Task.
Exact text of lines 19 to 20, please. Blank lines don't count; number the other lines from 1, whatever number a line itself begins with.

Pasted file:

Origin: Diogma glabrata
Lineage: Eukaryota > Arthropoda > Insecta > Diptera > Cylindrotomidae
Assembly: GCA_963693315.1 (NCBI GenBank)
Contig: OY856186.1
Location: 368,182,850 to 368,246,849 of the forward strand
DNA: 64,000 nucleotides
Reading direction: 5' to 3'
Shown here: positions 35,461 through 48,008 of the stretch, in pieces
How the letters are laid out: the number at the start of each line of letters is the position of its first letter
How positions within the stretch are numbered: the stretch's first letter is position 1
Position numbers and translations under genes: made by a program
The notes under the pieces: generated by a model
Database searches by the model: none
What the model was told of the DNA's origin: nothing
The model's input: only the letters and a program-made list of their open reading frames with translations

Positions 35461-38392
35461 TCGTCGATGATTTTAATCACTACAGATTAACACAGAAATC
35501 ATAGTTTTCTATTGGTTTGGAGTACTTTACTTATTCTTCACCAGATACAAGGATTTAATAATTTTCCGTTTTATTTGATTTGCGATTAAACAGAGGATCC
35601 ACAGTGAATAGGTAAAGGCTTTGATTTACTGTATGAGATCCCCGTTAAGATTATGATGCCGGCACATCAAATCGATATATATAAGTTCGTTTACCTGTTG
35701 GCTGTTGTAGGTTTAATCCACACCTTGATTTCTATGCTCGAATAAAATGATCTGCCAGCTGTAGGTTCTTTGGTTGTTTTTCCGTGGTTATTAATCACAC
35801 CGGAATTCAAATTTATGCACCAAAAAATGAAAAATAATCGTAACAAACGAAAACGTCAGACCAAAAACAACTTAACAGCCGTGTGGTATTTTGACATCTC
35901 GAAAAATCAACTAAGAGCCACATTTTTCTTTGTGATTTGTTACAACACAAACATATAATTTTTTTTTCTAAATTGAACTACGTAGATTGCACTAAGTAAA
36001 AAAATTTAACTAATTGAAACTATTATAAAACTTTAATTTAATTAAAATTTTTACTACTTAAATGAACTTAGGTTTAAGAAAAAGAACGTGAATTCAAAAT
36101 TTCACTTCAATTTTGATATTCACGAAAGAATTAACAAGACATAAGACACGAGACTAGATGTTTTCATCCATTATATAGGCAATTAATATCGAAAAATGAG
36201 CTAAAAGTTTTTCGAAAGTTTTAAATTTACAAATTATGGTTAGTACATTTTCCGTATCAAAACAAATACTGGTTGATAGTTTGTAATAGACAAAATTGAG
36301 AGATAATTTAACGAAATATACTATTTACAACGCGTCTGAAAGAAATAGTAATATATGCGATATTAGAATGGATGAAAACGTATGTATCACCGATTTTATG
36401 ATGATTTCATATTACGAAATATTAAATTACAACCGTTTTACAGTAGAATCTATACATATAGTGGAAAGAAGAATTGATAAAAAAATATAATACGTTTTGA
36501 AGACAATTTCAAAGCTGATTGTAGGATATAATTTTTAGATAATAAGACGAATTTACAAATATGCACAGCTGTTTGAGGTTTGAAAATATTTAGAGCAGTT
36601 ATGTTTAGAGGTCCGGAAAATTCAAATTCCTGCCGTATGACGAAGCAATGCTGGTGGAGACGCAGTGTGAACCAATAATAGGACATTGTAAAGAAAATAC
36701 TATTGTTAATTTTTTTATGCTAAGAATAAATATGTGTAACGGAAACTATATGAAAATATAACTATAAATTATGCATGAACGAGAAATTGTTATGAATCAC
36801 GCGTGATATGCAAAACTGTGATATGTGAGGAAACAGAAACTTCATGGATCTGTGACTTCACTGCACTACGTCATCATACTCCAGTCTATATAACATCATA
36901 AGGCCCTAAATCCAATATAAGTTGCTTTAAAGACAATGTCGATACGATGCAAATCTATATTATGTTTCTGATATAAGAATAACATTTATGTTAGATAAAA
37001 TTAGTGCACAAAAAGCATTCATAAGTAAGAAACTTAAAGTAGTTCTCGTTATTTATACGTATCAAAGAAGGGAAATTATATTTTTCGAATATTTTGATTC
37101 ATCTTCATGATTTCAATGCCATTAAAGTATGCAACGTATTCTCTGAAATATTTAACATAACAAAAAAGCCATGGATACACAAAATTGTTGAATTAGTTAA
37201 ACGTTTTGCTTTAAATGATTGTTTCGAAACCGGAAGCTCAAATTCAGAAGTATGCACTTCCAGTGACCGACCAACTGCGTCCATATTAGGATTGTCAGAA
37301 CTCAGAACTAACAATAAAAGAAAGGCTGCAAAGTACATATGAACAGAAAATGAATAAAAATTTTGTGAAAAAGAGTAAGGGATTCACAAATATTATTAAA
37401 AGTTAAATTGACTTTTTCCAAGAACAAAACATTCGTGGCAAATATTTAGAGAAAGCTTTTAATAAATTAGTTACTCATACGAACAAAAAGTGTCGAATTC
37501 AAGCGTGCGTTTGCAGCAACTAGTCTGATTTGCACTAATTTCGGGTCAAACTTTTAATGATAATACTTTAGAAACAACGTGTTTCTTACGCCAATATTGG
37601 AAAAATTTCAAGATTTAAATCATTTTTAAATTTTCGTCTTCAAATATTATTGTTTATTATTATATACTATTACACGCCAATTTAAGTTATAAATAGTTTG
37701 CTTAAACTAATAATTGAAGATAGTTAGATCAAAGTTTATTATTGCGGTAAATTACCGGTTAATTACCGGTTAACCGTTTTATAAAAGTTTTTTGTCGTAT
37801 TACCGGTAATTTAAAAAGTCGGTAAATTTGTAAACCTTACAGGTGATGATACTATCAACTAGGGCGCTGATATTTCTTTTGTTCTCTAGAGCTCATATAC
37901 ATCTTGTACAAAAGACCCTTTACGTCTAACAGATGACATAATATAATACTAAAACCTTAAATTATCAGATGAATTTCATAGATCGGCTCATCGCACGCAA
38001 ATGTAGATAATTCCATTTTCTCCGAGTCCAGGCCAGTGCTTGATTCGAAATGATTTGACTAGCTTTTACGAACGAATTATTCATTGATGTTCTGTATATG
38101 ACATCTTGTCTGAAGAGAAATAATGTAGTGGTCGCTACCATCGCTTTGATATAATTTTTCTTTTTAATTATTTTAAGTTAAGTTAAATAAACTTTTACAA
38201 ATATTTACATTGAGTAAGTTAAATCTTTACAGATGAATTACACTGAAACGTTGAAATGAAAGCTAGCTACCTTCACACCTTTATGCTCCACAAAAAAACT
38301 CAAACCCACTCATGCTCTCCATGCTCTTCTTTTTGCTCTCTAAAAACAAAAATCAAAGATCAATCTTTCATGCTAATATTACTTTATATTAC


35601 ACAGTGAATAGGTAAAGGCTTTGATTTACTGTATGAGATCCCCGTTAAGATTATGATGCCGGCACATCAAATCGATATATATAAGTTCGTTTACCTGTTG
35701 GCTGTTGTAGGTTTAATCCACACCTTGATTTCTATGCTCGAATAAAATGATCTGCCAGCTGTAGGTTCTTTGGTTGTTTTTCCGTGGTTATTAATCACAC